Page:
Internationally, while France was in the midst of its revolution, the country was also almost universally at war with European powers. Britain, Prussia, Austria, Spain and Holland were all at war with France in 1794 as an united allied coalition (Rude, 155). Gradually, however, these wars began to end throughout these years as the coalition dissolved over politics and money. In 1794 through 1795, both Spain and Holland changed sides to become friendly with the French government (Rude, 157). Prussia, due to increasingly hostile relations with Austria over the division of Poland, signed a separate peace treaty with France and withdrew from the coalition in 1795 (Emsley, 56; Rude, 157). In addition to the wars with the coalition, France continued to territorially expand. In 1794, France was occupying both Belgium and Holland, and entering both Amsterdam and the Hague. In October 1795, France annexed Belgium as a province and placed the Rhineland under French control (Popkin, 100; Rude, 156, 163-164). Additionally, France supported a revolution in Holland to form the Batavian Republic in 1795 (Censer and Hunt, 141; Popkin, 100). The biggest territorial success was achieved in Napoleon Bonaparte’s Italian Campaign of 1795-1796. The main front with Austria, Napoleon forced Sardinia to accept the secession of Nice and Savoy, expanding French control of Italy through Milan, Tuscany, and the Papal States (Censer and Hunt, 141; Rude, 164). In 1797, Austria ended the campaign by ceding Belgium to France, and obtaining Venice in return (Censer and Hunt, 141; Rude, 164). The wars of the French Revolution continued after the end of Monroe’s tenure through the rise of Napoleon Bonaparte.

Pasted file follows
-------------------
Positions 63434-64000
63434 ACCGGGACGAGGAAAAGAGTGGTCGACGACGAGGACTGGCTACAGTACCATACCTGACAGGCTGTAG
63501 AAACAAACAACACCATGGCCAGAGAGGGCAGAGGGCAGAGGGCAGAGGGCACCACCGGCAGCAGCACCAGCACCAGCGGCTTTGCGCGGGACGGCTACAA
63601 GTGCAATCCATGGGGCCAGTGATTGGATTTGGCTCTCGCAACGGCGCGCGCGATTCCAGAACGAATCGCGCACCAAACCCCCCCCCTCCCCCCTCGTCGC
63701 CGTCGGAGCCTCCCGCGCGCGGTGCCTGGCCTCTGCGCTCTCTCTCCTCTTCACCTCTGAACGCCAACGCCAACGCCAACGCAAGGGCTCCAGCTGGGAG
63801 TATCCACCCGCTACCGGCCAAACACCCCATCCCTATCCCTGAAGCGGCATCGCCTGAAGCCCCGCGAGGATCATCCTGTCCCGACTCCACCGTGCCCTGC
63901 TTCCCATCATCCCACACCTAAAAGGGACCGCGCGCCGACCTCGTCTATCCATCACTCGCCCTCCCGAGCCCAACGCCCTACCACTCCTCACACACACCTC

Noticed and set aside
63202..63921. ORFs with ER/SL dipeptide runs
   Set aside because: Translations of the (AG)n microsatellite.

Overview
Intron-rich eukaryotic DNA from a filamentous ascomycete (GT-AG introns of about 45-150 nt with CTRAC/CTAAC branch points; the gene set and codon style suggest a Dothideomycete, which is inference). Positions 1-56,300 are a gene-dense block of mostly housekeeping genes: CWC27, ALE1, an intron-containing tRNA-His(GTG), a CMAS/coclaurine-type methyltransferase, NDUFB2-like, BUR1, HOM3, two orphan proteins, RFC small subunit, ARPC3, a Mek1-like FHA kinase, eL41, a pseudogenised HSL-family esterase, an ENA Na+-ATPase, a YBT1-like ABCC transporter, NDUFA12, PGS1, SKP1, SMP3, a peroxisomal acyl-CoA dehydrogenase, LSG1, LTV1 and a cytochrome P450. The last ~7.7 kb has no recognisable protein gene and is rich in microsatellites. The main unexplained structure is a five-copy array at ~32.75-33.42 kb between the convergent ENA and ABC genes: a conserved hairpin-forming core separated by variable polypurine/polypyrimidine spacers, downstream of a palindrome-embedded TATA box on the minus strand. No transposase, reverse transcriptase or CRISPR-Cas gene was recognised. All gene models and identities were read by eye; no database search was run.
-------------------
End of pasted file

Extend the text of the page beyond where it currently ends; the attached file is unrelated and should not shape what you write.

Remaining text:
Ammon, Harry. James Monroe: The Quest for National Identity. Charlottesville: University Press of Virginia, 1990.
Censer, Jack, and Lynn Hunt. Liberty, Equality, Fraternity: Exploring the French Revolution. University Park: Pennsylvania State University Press, 2001.
Emsley, Clive. Britain and the French Revolution. London: Longman Pearson Education, 2000.
Furet, Francois. Revolutionary France 1770-1880. Oxford: Blackwell Publishers, 1992.
McPhee, Peter. The French Revolution 1789-1799. Oxford: Oxford University Press, 2002.
Popkin, Jeremy. A Short History of the French Revolution. Boston: Prentice Hall, 2010.
Rude, George. Revolutionary Europe: 1783-1815. Oxford: Blackwell Publishers, 2000.
Unger, Harlow Giles. The Last Founding Father: James Monroe and a Nation’s Call to Greatness. Philadelphia: Da Capo Press, 2009.